Style and Technique

(Comprehensive Guide to Short Stories, Critical Edition)

“Territory” is a third-person narration that alternates between the present action of Neil’s visit and the past action of his sexual history, which is disclosed in a series of flashbacks. These flashbacks bring Neil into focus in a way that the present action of the story cannot. Certain information is divulged in these flashbacks to which only Neil and the reader are privy, Neil’s sexual history, for example. By learning Neil’s sexual history, the reader becomes more sympathetic to his situation. In fact, Neil’s sexual behavior is no different from most heterosexual behavior; he has settled down with Wayne after a more promiscuous stage that he admits “had been brief and lamentable.”

On another level, the flashback technique affords a more telling description of Mrs. Campbell. Though she is seen as gracious and liberal in the present action, a more fragile side of her character emerges in the flashbacks. During the gay pride march, her political savvy and her motherly good intentions crumble when confronted with “a sticklike man wrapped in green satin [whose] eyes were heavily dosed with green eyeshadow, and his lips were painted pink.”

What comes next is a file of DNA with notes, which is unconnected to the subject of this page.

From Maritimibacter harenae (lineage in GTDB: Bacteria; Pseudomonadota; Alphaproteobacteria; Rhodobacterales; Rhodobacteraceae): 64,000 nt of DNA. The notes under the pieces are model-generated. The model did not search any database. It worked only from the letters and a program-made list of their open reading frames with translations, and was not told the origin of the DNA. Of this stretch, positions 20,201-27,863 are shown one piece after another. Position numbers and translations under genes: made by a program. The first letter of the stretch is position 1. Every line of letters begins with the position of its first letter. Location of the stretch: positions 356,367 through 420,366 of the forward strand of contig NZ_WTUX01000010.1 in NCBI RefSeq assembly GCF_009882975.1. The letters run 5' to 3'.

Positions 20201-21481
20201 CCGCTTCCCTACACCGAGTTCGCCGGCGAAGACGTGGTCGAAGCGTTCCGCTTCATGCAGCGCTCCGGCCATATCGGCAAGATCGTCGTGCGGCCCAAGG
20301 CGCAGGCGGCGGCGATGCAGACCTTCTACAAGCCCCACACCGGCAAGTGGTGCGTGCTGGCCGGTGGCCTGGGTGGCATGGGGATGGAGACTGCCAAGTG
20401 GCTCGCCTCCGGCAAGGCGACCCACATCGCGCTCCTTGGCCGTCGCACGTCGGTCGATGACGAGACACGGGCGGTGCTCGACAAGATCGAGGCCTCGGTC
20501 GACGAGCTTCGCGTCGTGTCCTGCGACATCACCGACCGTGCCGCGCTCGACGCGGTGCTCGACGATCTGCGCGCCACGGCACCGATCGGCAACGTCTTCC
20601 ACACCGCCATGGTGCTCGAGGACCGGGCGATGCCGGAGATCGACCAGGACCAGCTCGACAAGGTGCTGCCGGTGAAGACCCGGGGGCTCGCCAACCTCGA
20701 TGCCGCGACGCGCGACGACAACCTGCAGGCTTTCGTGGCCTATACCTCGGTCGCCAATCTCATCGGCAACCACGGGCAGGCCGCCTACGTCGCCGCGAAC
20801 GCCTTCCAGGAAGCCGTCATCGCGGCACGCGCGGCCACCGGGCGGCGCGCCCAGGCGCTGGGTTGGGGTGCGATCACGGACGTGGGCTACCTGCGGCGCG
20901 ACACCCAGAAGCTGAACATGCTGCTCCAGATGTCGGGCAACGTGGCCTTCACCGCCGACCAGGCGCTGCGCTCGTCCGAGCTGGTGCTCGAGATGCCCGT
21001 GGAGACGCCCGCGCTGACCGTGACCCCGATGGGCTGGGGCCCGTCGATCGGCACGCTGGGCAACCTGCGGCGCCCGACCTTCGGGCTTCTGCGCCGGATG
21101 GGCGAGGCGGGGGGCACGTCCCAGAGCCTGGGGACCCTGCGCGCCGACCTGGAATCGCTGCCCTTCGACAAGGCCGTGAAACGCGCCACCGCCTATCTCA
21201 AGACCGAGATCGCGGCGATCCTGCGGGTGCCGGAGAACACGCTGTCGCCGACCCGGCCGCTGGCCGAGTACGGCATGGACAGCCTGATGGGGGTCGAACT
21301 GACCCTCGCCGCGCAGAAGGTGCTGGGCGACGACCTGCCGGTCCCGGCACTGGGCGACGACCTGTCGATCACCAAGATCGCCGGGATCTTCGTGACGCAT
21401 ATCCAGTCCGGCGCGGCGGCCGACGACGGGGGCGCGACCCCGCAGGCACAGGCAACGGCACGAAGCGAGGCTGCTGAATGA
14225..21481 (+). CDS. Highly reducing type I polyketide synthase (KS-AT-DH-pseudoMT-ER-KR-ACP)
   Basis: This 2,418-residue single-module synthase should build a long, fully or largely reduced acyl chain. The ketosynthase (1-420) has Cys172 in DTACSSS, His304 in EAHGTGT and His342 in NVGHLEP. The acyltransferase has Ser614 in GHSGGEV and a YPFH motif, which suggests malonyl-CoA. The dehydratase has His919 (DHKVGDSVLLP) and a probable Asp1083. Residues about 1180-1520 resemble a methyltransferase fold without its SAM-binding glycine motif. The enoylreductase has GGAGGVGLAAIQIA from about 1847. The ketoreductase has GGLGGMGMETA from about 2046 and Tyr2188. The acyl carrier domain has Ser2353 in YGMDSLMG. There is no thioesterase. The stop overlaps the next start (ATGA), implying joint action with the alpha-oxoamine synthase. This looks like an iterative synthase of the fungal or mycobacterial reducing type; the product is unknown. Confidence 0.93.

Finally, the alternating narrative structure is itself a territory of sorts. One moment the reader sees a group picture, something at a medium distance, the next moment a closeup, a memory, something more revealing and microscopic. Neil’s consciousness acts as a lens, a focusing mechanism, a surveyor’s tool that delineates for the reader where one boundary ends and another begins.


(Masterpieces of American Literature)

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Lilly, Mark. Gay Men’s Literature in the Twentieth Century. New York: New York University Press, 1993.

McRuer, Robert. The Queer Renaissance: Contemporary American Literature and the Reinvention of Lesbian and Gay Identities. New York: New York University Press, 1997.

Mars-Jones, Adam. “Gays of Our Lives: The Lost Language of Cranes.” The New Republic 195 (November 17, 1986): 43-46.

Spender, Stephen. “My Life Is Mine; It Is Not David Leavitt’s.” The New York Times Book Review 143 (September 4, 1994): 10-12.

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Weir, John. “Fleeing the Fame Factory.” The Advocate, October, 19, 1993, 51-55.